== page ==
Abstract: Applying human rights beyond state borders is thorny. Which law governs the property rights of a Palestinian whose orchard lies across the Israeli border, or the cross-border shooting of a Mexican citizen by a United States border control agent? This article explores the relationship between constitutional law and international law in the extraterritorial enforcement of human rights by offering a typology of models: the American, European and Israeli models. These models are analysed comparatively, highlighting their chosen legal source of rights: the American model applies constitutional law, the European model uses international law, and Israel combines the two. The article argues that the choice between constitutional and international law is important as it affects the nature and scope of rights, and reflects the relationship between the state and the territory it controls or within which it acts. The dynamic formation process of the Israeli model demonstrates the multiple possible ways to combine these two sources of law and formulate the relationship between them. All three models share a ‘constitutional mindset’: the use of basic legal concepts and reasoning in legally grey zones. However, these transnational processes are not deterministic and could result in original concepts, contradictions and discrepancies, as well as serve different political visions.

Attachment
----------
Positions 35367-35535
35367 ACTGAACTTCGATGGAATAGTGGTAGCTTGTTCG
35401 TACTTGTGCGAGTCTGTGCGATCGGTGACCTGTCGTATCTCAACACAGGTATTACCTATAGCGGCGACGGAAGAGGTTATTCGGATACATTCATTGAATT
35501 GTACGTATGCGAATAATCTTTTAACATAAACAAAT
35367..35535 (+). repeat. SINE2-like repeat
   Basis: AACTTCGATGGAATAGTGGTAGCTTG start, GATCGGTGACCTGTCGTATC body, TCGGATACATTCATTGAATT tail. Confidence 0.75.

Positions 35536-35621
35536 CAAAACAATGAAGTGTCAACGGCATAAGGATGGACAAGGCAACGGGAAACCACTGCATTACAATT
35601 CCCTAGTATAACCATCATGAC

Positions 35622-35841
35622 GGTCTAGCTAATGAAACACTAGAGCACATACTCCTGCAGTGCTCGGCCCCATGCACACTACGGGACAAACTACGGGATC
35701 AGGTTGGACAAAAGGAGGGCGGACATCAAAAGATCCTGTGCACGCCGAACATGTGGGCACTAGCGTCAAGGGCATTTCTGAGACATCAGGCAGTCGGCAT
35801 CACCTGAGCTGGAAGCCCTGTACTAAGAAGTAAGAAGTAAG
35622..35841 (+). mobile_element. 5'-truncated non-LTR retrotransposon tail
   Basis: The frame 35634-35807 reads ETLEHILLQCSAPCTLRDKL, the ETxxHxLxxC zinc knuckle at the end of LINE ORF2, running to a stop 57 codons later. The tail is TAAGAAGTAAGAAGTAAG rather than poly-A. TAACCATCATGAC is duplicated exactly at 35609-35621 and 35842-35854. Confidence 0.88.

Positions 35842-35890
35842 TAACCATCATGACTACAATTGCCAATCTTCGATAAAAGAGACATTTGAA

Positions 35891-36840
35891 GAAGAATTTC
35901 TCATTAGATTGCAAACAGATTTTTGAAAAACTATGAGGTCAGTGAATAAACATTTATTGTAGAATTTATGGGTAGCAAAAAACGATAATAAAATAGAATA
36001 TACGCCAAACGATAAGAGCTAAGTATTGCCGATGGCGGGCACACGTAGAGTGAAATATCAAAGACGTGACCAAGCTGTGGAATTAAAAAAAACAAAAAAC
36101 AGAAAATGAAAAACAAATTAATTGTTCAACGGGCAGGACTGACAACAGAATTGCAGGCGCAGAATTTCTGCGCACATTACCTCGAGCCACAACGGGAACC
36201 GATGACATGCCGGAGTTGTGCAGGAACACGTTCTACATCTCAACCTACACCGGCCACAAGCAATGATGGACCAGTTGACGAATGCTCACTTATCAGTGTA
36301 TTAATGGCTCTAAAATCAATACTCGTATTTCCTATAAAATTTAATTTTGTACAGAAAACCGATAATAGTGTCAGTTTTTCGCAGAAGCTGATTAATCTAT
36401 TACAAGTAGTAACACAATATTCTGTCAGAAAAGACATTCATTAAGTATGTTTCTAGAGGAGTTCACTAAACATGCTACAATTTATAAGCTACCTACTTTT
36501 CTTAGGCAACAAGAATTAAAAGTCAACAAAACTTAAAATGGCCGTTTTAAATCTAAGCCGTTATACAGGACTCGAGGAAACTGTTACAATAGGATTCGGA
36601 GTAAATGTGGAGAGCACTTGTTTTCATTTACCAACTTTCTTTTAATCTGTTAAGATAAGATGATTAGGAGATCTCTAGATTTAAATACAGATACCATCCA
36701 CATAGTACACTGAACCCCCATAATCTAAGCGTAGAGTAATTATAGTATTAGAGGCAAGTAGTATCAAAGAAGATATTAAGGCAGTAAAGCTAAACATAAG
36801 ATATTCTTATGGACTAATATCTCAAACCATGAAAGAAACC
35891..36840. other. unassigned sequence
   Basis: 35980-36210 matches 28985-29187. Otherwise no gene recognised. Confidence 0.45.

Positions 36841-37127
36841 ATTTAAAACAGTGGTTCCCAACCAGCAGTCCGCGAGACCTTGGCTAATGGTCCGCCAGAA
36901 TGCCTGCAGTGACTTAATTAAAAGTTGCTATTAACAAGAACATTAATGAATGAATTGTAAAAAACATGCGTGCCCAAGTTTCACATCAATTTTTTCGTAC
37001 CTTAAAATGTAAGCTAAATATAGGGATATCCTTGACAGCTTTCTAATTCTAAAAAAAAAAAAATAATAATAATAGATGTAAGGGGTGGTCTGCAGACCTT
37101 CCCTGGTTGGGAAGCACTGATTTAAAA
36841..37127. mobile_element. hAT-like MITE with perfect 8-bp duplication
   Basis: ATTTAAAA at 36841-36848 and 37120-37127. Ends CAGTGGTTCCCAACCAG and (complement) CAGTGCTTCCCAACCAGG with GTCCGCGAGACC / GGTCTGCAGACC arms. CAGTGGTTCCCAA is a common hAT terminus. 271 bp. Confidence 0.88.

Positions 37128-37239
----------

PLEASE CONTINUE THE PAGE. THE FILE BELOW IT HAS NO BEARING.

TL;DR: Lardy and Hill as mentioned in this paper argued that the right not to vote is compatible with a duty to vote, so arguments for a duty-to-vote do not refute the existence of such a right.